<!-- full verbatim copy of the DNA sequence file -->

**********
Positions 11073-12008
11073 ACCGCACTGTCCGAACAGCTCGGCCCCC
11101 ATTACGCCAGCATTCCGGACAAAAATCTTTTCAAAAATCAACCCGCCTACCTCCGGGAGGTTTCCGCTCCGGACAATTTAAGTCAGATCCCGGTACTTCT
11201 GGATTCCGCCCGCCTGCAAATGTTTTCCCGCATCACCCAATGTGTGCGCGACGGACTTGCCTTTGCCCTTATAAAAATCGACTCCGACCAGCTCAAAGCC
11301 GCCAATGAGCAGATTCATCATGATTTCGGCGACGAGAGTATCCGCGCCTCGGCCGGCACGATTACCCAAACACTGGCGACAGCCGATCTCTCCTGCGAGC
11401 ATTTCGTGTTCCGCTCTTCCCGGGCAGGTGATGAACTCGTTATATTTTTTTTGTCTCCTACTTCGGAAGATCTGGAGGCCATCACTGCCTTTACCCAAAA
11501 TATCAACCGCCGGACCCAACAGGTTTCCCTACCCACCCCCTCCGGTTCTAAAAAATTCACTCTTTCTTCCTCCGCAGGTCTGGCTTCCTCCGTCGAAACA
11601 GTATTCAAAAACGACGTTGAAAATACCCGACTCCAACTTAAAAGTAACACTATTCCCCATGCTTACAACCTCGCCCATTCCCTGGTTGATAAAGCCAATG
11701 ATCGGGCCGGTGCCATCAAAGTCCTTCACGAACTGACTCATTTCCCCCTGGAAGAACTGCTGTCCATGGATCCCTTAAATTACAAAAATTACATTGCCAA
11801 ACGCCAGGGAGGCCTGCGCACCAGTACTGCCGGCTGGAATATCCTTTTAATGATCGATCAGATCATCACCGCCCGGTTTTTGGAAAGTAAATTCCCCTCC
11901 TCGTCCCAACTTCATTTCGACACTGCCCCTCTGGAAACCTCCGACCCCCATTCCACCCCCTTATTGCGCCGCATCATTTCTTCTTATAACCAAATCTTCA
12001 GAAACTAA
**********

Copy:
Positions 11073-12008
11073 ACCGCACTGTCCGAACAGCTCGGCCCCC
11101 ATTACGCCAGCATTCCGGACAAAAATCTTTTCAAAAATCAACCCGCCTACCTCCGGGAGGTTTCCGCTCCGGACAATTTAAGTCAGATCCCGGTACTTCT
11201 GGATTCCGCCCGCCTGCAAATGTTTTCCCGCATCACCCAATGTGTGCGCGACGGACTTGCCTTTGCCCTTATAAAAATCGACTCCGACCAGCTCAAAGCC
11301 GCCAATGAGCAGATTCATCATGATTTCGGCGACGAGAGTATCCGCGCCTCGGCCGGCACGATTACCCAAACACTGGCGACAGCCGATCTCTCCTGCGAGC
11401 ATTTCGTGTTCCGCTCTTCCCGGGCAGGTGATGAACTCGTTATATTTTTTTTGTCTCCTACTTCGGAAGATCTGGAGGCCATCACTGCCTTTACCCAAAA
11501 TATCAACCGCCGGACCCAACAGGTTTCCCTACCCACCCCCTCCGGTTCTAAAAAATTCACTCTTTCTTCCTCCGCAGGTCTGGCTTCCTCCGTCGAAACA
11601 GTATTCAAAAACGACGTTGAAAATACCCGACTCCAACTTAAAAGTAACACTATTCCCCATGCTTACAACCTCGCCCATTCCCTGGTTGATAAAGCCAATG
11701 ATCGGGCCGGTGCCATCAAAGTCCTTCACGAACTGACTCATTTCCCCCTGGAAGAACTGCTGTCCATGGATCCCTTAAATTACAAAAATTACATTGCCAA
11801 ACGCCAGGGAGGCCTGCGCACCAGTACTGCCGGCTGGAATATCCTTTTAATGATCGATCAGATCATCACCGCCCGGTTTTTGGAAAGTAAATTCCCCTCC
11901 TCGTCCCAACTTCATTTCGACACTGCCCCTCTGGAAACCTCCGACCCCCATTCCACCCCCTTATTGCGCCGCATCATTTCTTCTTATAACCAAATCTTCA
12001 GAAACTAA